One of the Mighty Eighth's Flying Aces has returned more than 70 years after he went missing in World War II.
The remains of Captain Albert Schlegel have been brought to Savannah.
"His memory never disappeared."
Retired Col. Perry Nuhn was just 11 years old when he last said goodbye to his uncle. By then, Capt. Schlegel had already earned the nickname "The Ace of Cleveland" for his skill as a fighter pilot.
"And he was a guy that liked to fly under bridges, so my uncle said he had seen every bridge from the bottom that was everywhere around because this guy liked to go down and go under a bridge all the time,” said Nuhn.
Schlegel was one of the "Yanks in the RAF" volunteering to help Great Britain before the United States entered the war. And it was during that training that he was involved in an accident on the ground.
"They hit a bomb crater and he went from the front and doing that he had a concussion. The majority of his teeth got broken down to the gum level,” Nuhn said.
Schlegel recovered and later transferred to the United States Eighth Air Force where he excelled becoming one of the Mighty Eighth’s Aces. But in August of 1944, Schlegel and his P-51D did not return from a mission over France.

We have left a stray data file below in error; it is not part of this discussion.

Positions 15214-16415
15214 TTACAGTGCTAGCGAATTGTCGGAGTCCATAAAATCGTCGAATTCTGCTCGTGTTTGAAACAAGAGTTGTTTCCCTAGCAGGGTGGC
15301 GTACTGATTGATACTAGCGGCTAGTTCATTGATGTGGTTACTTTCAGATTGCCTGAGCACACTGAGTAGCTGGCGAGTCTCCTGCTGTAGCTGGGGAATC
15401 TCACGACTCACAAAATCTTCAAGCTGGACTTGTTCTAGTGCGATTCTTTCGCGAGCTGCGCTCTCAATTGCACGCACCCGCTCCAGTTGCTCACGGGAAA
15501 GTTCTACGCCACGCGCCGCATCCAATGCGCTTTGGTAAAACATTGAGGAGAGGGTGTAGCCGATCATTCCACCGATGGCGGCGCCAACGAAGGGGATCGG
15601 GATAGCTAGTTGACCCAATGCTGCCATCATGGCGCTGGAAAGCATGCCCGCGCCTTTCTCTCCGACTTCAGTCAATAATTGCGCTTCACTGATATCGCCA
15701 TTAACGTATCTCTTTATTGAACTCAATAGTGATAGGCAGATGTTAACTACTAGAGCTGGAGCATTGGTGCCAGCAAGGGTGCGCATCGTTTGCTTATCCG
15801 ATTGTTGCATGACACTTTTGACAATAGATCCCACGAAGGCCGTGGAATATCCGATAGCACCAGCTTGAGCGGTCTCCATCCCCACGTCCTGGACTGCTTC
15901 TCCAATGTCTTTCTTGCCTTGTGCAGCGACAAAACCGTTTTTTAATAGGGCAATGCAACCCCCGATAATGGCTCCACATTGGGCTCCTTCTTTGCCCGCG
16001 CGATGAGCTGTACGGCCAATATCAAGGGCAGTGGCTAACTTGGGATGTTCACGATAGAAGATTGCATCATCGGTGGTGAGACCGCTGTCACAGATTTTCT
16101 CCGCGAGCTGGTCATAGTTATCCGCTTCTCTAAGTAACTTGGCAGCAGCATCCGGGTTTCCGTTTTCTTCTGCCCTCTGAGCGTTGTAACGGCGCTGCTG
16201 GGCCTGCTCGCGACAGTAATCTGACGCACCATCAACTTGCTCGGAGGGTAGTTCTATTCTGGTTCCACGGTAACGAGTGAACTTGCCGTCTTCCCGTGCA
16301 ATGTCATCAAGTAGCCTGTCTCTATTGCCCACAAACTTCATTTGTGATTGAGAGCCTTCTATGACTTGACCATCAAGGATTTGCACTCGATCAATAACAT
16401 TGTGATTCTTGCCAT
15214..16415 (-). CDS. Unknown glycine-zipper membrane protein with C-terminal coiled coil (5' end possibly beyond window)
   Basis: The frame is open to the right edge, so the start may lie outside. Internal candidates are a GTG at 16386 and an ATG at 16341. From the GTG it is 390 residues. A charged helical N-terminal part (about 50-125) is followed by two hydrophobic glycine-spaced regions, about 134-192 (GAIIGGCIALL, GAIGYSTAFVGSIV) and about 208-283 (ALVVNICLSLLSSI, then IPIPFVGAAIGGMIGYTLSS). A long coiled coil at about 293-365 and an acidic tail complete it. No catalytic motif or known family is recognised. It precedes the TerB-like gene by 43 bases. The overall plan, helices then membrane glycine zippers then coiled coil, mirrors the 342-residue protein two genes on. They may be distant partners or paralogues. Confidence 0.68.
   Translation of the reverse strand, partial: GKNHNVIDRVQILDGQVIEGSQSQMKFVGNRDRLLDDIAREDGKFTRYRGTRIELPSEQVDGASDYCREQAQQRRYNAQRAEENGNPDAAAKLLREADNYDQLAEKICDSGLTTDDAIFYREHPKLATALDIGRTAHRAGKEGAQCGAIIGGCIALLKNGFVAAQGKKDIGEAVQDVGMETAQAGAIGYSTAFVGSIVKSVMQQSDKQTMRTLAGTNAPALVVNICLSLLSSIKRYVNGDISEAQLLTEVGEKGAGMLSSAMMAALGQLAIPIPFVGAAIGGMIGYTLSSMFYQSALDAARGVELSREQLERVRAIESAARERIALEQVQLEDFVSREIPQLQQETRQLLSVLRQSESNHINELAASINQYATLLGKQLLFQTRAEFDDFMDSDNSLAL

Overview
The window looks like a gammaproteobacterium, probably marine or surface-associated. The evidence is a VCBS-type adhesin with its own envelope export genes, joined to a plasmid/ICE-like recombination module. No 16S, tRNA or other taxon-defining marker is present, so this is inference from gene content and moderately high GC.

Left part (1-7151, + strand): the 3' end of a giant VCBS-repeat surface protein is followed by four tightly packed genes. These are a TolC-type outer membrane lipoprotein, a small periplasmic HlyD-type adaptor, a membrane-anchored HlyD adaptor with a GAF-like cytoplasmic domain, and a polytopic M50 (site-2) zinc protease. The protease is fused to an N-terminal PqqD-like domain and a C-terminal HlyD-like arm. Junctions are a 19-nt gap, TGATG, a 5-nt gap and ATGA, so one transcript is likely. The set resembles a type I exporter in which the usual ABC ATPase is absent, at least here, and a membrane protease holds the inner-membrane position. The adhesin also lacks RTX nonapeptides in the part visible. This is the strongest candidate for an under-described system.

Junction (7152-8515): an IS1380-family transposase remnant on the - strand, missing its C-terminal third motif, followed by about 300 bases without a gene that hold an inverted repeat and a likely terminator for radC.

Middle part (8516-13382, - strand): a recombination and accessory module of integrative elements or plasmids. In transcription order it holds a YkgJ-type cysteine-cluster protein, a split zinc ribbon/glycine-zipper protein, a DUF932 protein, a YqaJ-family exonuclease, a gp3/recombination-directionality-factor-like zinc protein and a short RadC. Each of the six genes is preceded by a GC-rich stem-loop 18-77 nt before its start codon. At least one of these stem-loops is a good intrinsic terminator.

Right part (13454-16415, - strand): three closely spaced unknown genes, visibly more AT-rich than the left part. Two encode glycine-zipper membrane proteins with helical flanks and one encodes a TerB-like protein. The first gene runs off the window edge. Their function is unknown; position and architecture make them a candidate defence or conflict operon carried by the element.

"You always had that wonder what happened. Did he bail out? We always thought the airplane had probably exploded,” Nuhn said.
It wasn't until this past December that he finally got an answer.
Witnesses had reported Germans shooting and killing an airman in the days after Schlegel went missing. Over 70 years later those reports and new techniques were used to solve the mystery. Schlegel was murdered by the Germans. One gunshot wound to the head and one to the body.
"The injuries were the same. The dental part, that was the other examination. The teeth matched exactly with those RAF records from 1942, so by the time they finished they had Albert Schlegel's remains,” Nuhn said.
Now, some 70 plus years later, Captain Albert Schlegel, an American hero, is finally home.
A large group of veterans welcomed the captain's remains homes and will help transport them before he is laid to rest.
"As a Vietnam Veteran, disabled veteran, I look up to the second World War Veterans for what they've done for our country. What we're trying to show our sons and daughters how they should be to their veterans,” said Joe Pilon, a Vietnam Veteran.
A ceremony for Captain Schlegel will be held Wednesday morning at 10 at the National Museum of the Mighty Eighth Air Force. Schlegel will be buried Thursday in the Beaufort National Cemetery.